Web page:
The Beatles, 1 (Apple/EMI)

In case you weren’t one of the tens of millions of people who’ve picked up this compilation since 2000, it’s been remastered (from the 2009 remasters, naturally). (Official site)

Bob Seger and The Silver Bullet Band, Live Bullet / Nine Tonight (Capitol/EMI)

Two killer Seger live albums, remastered and expanded with one bonus track apiece. (Official site)

The Art of Noise, Who’s Afraid of The Art of Noise? (ZTT/Salvo)

The first full-length LP by the influential U.K. act is expanded with unreleased BBC sessions and a DVD of videos and other vault treasures. (Official site)

1991: The Year Punk Broke (Geffen/UMe)

A greatly-expanded presentation of this vintage documentary, spotlighting the rise of Nirvana, Sonic Youth and Dinosaur Jr., as seen on the road and in the trenches. (Official site)

Motown Gold on The Ed Sullivan Show / The Best of The Supremes on The Ed Sullivan Show / The Best of The Temptations on The Ed Sullivan Show (Hip-O/Sofa Entertainment)

The Sound of Young America and the Toast of the Town, combined on three handy DVD packages. (Official site)

Motown Memories Captured on New DVDs

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Oh, for the days when there was a bounty of venues to hear the latest, greatest music on television. By far, one of the greatest vanguards of popular music in the halcyon days of the medium was Ed Sullivan, host of his eponymous show from 1948 to 1971. While Sullivan found himself somewhat bemused by the wide variety of talent he showcased – legendarily confining camera angles on Elvis Presley to tight shots that wouldn’t expose too much of his gyrating hips – he generally picked performers regardless of the approval of the masses, a quality that led, happily, to a large amount of black performers on the show.

And by the 1960s, no roster of soul artists was more popular than Motown Records. Sullivan welcomed the greatest performers on Berry Gordy’s label to his program, from the jazz-soul of young Stevie Wonder and the upbeat harmonies of The Temptations to the breakthrough performances of The Jackson 5 and The Supremes – the latter of whom made nearly 20 appearances on the show and became a personal favorite of the host. On September 13, Sofa Entertainment, the controllers of The Ed Sullivan Show‘s library, will release three DVD sets chronicling great Motown performances from Sullivan’s program.

The first set, Motown Gold from The Ed Sullivan Show, is a two-disc, three-volume set that showcases the label’s top acts. In addition to the hit performances by The Supremes, The Temptations and The Four Tops (all of whom enjoyed a massive amount of exposure on the show up to the end of The Ed Sullivan Show‘s run), clips by Martha & The Vandellas, Marvin Gaye, Smokey Robinson & The Miracles and others are featured. While the clips aren’t in chronological order, they will make for a fine mix of Motown memories.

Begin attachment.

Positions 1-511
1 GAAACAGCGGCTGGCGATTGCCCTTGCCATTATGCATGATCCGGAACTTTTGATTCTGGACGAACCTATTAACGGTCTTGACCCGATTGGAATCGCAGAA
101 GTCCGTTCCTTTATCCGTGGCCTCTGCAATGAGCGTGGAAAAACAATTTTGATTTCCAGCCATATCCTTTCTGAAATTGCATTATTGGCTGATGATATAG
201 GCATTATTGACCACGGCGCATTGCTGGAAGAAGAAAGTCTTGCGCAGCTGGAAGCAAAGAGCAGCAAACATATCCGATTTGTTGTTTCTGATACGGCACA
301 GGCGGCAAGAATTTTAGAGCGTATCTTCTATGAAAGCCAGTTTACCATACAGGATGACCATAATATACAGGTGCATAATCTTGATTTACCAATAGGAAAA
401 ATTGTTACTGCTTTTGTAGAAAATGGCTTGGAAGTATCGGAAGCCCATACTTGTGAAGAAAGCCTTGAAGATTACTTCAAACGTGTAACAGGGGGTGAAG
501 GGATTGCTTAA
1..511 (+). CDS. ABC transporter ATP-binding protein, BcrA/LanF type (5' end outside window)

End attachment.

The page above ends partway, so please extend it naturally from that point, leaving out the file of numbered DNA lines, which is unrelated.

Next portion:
The same day will see releases of best-of DVDs for The Temptations and The Supremes. While some of the performances are featured on the Motown Gold set, a total of 25 performances (12 from The Temptations and 13 from The Supremes) are featured, including some great rarities like highlights from The Temptations’ 1971 performance, the last live broadcast of the show, and The Supremes’ 1970 performance of “Up the Ladder to the Roof” – the only group performance on the show without Diana Ross. (Ross’ solo career was in fact announced on the program in their final television appearance together.)

Hit the jump for pre-order links and the full rundown of each DVD, and prepare yourself for one of Second Disc HQ’s favorite sounds: “The Sound of Young America”! Read the rest of this entry »

Written by Mike Duquette

September 1, 2011 at 14:44

It’s Motown Monday: Kent Releases The Definitive Monitors In June

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It’s Motown Monday here at The Second Disc as we’re pleased to spread the news of the latest title in Ace Records’ series of lost Motown treasures!  Previous releases have been devoted to The Satintones, The Contours and Marv Johnson, and this June will see the first-ever CD anthology dedicated to the recordings of The Monitors.  Led by future Temptation Richard Street, The Monitors released five singles on Berry Gordy’s V.I.P. and Soul labels and one LP on Soul.  Say You!: The Motown Anthology 1963-1968, on Ace’s Kent label, includes the entirety of Greetings!…We’re The Monitors (which included eight tracks already released as singles) plus two B-sides and a whopping twelve unreleased tracks directly from the Motown vaults.  The resulting set includes a version of every track released by The Monitors under that name during the group’s nearly seven-year stay at the Detroit label (i.e. every Monitors A- and B-side plus LP tracks).  Most are being reissued in stereo for the very first time.